Eyes off the Prize: The United Nations and the African American Struggle for Human Rights, 1944-1955/window on Freedom: Race, Civil Rights, and Foreign Affairs, 1945-1988

By Robinson, Lori | The Crisis, September/October 2003 | Go to article overview
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Eyes off the Prize: The United Nations and the African American Struggle for Human Rights, 1944-1955/window on Freedom: Race, Civil Rights, and Foreign Affairs, 1945-1988


Robinson, Lori, The Crisis


books American Civil Rights, a World View Eyes Off the Prize: The United Nations and the African American Struggle For Human Rights, 1944-1955 By Carol Anderson (Cambridge University Press, $65/$23 paper) Window on Freedom: Race, Civil Rights, and Foreign Affairs, 1945-1988 Edited by Brenda Gayle Plummer (University of North Carolina Press, $45/$18.95 paper)

African American advances toward equality are often attributed to the bravery, intelligence and determination of grassroots activists and civil rights leaders. While such accolades may be well-deserved, they omit a crucial aspect of the struggle for justice: the international arena.

Two new books place many of the successes and failures of the movement for racial justice in the context of foreign affairs. Eyes Off the Prize: The United Nations and the African American Struggle for Human Rights, 1944-1955 and Window on Freedom: Race, Civil Rights, and Foreign Affairs, 1945-1988, an edited volume with 10 contributors, both broaden the commonly myopic view of U.S. antiracism history.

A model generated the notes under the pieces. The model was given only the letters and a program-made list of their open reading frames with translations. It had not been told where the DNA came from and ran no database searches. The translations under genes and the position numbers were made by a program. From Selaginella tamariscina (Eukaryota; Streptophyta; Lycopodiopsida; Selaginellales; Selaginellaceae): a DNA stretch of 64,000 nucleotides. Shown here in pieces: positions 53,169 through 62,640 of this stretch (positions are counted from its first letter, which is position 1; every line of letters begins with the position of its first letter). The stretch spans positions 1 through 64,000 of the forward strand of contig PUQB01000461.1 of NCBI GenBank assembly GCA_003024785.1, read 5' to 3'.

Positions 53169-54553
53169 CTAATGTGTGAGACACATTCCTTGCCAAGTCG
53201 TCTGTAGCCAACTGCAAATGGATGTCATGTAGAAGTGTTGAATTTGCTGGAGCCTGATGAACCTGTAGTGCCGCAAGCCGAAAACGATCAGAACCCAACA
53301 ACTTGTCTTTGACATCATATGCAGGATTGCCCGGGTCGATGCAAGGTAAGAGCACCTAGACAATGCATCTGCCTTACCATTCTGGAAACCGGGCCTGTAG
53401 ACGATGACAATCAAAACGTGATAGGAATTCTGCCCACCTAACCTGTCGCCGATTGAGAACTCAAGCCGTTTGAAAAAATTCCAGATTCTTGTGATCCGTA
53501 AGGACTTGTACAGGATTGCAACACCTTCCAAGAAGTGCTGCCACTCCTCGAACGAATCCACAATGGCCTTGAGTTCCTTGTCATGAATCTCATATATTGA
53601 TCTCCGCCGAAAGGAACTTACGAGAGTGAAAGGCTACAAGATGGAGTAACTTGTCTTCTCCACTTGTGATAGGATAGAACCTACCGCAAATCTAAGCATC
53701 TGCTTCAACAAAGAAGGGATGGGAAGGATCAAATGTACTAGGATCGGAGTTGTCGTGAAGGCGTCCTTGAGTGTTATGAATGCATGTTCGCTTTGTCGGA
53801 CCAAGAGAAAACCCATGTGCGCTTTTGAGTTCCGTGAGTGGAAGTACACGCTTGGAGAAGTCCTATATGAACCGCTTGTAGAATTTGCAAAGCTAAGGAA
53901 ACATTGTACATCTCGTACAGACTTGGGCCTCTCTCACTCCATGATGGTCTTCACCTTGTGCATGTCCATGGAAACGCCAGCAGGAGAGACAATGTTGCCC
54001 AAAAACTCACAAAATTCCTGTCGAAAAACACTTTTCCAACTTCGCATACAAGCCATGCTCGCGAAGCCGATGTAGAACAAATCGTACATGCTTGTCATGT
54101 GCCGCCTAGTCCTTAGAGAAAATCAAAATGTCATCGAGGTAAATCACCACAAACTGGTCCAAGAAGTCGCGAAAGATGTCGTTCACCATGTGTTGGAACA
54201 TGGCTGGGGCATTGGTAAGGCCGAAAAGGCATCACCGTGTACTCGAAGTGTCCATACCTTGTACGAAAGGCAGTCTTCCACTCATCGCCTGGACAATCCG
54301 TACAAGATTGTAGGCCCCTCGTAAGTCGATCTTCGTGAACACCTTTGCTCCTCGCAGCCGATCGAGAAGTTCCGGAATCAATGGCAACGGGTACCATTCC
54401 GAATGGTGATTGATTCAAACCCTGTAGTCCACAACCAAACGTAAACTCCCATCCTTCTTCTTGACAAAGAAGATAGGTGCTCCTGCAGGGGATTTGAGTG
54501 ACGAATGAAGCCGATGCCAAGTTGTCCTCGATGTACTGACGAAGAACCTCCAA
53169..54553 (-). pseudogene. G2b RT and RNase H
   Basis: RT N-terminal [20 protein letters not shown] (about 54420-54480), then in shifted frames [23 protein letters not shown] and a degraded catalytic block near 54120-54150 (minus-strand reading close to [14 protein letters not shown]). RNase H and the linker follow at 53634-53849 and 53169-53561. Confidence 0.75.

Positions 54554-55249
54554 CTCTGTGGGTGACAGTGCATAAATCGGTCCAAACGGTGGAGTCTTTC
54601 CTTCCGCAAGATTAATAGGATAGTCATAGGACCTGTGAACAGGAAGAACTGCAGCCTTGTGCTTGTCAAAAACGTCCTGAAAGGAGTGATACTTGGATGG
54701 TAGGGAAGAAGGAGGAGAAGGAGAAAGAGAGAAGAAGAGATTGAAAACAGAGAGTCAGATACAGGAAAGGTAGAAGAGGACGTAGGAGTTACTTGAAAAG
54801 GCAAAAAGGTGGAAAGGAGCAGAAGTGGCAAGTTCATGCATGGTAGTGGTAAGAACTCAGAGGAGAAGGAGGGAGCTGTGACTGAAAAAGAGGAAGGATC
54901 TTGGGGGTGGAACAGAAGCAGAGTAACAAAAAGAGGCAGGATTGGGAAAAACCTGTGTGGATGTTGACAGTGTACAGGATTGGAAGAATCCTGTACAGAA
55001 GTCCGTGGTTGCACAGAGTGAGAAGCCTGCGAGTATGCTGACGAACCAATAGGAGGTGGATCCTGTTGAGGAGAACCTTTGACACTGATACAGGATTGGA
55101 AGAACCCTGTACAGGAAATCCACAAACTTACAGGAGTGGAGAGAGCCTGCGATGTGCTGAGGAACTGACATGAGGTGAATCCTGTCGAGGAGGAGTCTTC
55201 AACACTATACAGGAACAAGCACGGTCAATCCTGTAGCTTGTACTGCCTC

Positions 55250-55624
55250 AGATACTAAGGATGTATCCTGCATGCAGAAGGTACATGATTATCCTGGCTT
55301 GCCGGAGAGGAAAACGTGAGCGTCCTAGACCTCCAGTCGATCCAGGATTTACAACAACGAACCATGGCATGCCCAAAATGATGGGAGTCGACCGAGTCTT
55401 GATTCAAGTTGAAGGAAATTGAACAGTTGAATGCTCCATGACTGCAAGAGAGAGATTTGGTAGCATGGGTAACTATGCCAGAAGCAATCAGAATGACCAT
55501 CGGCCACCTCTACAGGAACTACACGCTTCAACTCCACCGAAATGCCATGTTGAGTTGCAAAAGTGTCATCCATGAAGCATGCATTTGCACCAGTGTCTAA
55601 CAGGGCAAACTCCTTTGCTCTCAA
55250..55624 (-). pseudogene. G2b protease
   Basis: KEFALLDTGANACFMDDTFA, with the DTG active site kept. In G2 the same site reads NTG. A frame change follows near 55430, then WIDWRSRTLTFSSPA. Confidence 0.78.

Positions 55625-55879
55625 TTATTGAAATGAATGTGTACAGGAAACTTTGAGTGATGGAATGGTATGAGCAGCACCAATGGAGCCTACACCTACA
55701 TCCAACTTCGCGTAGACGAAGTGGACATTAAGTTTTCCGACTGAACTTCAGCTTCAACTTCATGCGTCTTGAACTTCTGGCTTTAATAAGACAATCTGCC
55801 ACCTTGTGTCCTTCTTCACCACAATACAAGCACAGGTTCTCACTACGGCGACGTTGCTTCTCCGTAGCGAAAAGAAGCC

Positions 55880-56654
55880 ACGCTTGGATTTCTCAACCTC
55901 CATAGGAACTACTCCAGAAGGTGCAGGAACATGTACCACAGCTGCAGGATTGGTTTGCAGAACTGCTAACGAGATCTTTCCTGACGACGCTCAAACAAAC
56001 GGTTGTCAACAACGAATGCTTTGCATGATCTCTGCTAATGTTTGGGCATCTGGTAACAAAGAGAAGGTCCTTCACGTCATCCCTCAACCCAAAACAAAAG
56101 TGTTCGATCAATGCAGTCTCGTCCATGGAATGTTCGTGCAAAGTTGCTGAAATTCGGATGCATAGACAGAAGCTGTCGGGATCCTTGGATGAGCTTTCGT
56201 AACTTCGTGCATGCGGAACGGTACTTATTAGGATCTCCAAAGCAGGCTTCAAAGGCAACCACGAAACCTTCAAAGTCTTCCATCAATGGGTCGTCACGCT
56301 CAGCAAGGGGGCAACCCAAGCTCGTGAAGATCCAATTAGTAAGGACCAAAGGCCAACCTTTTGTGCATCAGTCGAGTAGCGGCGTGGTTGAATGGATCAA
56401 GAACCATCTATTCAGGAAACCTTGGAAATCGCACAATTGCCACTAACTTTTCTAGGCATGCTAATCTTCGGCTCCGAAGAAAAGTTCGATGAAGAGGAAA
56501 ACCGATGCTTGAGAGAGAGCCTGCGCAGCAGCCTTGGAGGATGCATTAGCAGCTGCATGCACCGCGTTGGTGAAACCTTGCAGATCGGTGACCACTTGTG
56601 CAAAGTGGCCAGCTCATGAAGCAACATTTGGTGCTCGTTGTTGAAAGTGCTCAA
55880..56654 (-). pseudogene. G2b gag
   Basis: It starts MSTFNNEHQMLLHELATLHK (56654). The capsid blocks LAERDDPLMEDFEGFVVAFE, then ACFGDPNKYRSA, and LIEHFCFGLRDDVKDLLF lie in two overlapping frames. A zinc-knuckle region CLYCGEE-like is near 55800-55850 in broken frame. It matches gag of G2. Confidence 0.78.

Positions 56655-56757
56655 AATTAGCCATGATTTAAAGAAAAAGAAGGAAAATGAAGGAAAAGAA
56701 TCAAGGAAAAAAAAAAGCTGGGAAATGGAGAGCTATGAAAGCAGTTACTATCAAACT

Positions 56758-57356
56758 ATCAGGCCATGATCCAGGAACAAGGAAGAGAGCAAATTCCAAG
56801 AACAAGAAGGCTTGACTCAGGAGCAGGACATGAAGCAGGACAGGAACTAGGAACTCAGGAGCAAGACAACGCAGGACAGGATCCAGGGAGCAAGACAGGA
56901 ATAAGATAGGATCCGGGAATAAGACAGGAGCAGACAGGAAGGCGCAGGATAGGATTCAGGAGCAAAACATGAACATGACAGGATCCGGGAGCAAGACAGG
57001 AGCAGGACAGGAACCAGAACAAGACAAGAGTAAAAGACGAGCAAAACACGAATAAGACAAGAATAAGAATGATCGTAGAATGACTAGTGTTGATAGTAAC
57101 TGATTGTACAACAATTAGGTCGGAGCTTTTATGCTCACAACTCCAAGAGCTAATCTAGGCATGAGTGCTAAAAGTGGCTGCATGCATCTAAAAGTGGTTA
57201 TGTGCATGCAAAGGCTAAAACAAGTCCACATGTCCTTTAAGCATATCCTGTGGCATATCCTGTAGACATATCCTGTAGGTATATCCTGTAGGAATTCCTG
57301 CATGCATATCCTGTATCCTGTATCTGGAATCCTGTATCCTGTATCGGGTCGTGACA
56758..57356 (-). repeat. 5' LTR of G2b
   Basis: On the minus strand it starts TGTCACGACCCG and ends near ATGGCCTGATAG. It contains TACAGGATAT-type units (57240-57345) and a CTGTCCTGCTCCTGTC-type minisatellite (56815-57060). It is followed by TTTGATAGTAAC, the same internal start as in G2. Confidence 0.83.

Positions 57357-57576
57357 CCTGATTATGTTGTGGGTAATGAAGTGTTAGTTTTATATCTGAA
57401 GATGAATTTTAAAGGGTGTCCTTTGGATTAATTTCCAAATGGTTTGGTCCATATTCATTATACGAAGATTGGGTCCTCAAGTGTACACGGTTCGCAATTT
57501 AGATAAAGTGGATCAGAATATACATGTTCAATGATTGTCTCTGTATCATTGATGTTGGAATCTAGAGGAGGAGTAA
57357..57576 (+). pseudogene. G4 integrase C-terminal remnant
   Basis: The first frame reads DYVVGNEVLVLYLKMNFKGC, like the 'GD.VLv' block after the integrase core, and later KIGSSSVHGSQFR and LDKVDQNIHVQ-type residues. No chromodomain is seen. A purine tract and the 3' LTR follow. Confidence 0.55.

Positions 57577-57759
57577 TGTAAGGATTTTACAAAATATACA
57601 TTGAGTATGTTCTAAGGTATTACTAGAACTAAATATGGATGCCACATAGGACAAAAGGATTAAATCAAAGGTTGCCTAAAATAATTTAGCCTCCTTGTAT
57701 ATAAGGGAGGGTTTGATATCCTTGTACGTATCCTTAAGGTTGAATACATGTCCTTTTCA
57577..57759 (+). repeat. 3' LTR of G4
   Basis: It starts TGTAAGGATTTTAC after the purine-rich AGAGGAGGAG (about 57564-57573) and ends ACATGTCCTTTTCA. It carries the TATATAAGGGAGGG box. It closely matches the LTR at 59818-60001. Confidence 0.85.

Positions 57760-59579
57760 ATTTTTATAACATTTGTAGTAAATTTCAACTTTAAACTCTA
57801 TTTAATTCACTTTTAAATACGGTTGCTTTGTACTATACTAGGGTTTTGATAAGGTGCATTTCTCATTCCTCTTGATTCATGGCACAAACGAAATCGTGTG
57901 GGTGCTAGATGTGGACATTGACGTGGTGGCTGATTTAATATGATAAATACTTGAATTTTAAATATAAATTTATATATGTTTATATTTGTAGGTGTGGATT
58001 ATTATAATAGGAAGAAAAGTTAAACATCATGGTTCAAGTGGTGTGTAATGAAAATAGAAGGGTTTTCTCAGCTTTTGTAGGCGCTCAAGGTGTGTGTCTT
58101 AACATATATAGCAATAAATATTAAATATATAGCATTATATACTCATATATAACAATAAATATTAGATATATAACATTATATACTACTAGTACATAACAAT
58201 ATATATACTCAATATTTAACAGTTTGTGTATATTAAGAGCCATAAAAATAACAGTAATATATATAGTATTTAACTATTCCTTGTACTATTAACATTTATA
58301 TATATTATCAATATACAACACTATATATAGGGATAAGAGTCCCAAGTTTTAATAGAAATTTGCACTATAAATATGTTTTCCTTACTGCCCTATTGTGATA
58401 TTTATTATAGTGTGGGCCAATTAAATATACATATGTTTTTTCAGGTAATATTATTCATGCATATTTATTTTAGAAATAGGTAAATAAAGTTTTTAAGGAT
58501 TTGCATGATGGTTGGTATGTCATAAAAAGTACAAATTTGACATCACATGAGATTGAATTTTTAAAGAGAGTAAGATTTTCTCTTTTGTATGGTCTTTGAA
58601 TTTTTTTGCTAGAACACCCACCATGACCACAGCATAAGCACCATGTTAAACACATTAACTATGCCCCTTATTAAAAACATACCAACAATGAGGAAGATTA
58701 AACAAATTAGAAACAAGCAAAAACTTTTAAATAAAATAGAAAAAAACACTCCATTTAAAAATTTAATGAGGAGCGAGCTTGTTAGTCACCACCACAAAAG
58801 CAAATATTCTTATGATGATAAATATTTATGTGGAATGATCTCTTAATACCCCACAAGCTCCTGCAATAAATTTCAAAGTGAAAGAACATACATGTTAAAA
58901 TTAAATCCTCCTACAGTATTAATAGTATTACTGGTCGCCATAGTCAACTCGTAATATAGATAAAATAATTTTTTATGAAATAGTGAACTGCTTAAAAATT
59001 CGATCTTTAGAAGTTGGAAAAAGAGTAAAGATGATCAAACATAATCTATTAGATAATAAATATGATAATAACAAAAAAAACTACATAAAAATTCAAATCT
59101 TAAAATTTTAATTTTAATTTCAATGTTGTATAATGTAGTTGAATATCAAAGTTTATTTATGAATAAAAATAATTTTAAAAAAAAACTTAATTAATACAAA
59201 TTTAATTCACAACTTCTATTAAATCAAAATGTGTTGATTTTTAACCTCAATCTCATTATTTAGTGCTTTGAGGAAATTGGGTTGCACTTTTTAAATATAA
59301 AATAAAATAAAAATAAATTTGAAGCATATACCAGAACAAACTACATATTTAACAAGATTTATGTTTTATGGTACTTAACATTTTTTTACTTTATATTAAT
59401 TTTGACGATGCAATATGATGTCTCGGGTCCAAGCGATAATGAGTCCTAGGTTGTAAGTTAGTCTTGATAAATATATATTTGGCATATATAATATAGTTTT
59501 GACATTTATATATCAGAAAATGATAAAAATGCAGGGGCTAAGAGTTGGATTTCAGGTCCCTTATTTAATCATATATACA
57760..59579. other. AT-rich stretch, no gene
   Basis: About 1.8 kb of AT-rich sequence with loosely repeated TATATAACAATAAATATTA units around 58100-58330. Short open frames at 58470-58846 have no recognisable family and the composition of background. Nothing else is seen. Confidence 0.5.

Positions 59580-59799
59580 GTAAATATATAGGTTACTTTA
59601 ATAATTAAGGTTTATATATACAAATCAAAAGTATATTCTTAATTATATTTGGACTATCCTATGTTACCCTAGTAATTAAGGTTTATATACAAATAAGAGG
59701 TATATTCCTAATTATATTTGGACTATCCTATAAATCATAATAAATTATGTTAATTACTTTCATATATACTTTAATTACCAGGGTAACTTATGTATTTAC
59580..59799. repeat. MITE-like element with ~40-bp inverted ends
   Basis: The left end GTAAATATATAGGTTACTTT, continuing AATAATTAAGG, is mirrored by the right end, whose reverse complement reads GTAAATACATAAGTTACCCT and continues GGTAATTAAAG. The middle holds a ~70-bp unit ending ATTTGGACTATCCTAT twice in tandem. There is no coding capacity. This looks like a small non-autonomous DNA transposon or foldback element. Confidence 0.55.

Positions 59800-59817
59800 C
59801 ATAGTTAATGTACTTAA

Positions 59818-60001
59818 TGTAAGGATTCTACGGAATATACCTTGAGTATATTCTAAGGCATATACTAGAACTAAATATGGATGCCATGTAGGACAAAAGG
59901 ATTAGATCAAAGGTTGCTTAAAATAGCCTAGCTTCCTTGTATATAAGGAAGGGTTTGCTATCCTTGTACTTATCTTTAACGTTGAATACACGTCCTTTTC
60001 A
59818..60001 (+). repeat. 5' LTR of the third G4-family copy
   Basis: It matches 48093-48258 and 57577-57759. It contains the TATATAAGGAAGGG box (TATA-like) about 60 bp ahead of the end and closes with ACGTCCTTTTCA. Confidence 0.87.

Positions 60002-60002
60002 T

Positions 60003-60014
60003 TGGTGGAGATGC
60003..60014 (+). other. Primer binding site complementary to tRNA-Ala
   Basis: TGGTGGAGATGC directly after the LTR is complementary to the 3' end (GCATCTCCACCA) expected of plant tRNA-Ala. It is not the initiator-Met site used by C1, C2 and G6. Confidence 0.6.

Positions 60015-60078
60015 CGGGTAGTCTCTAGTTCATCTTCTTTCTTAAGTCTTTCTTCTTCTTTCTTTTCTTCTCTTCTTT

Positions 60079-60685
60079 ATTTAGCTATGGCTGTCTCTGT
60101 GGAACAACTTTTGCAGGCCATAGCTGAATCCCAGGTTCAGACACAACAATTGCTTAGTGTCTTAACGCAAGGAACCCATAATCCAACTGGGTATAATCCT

Eyes Off the Prize examines an 11-year period beginning in 1944, the year before World War II ended. It opens with African American leaders believing the ideal timing for the definitive assault on racial inequality - with the United Nations (UN) forming in the wake of Nazi atrocities - had arrived. Anderson, a professor of history at the University of Missouri-Columbia, meticulously traces how the NAACP-led charge for human rights quickly disintegrated into a movement for civil rights, which she describes as an inadequate means of achieving racial equality.

The NAACP and other groups pressured the United States to support the inclusion of human rights in the United Nations charter. "Yet, the tendency of 'friends' and foes alike to depict human rights as communistic, Soviet-inspired and treasonous especially during the McCarthy era - threatened to expose the NAACP to the same inquisition that was destroying the Black Left. The barely veiled threat of extinction compelled the NAACP leadership to retreat to the haven of civil rights, wrap itself in the flag and distance the association from the now-tainted struggle for human rights," writes Anderson.

In her introduction to Window on Freedom, Plummer, a professor of history at the University of Wisconsin-Madison, writes that the book was published to help explain "the salience of race in U.S. foreign and domestic relationships and in the struggle to realize full citizenship for all Americans."

Window on Freedom uncovers details about topics such as how racism against African diplomats helped expose domestic racism to the world. When Black diplomats couldn't find places to live or were refused service in restaurants, newspapers all over the world ran stories about the hypocrisy of America, which was always boasting about its freedom and democracy.

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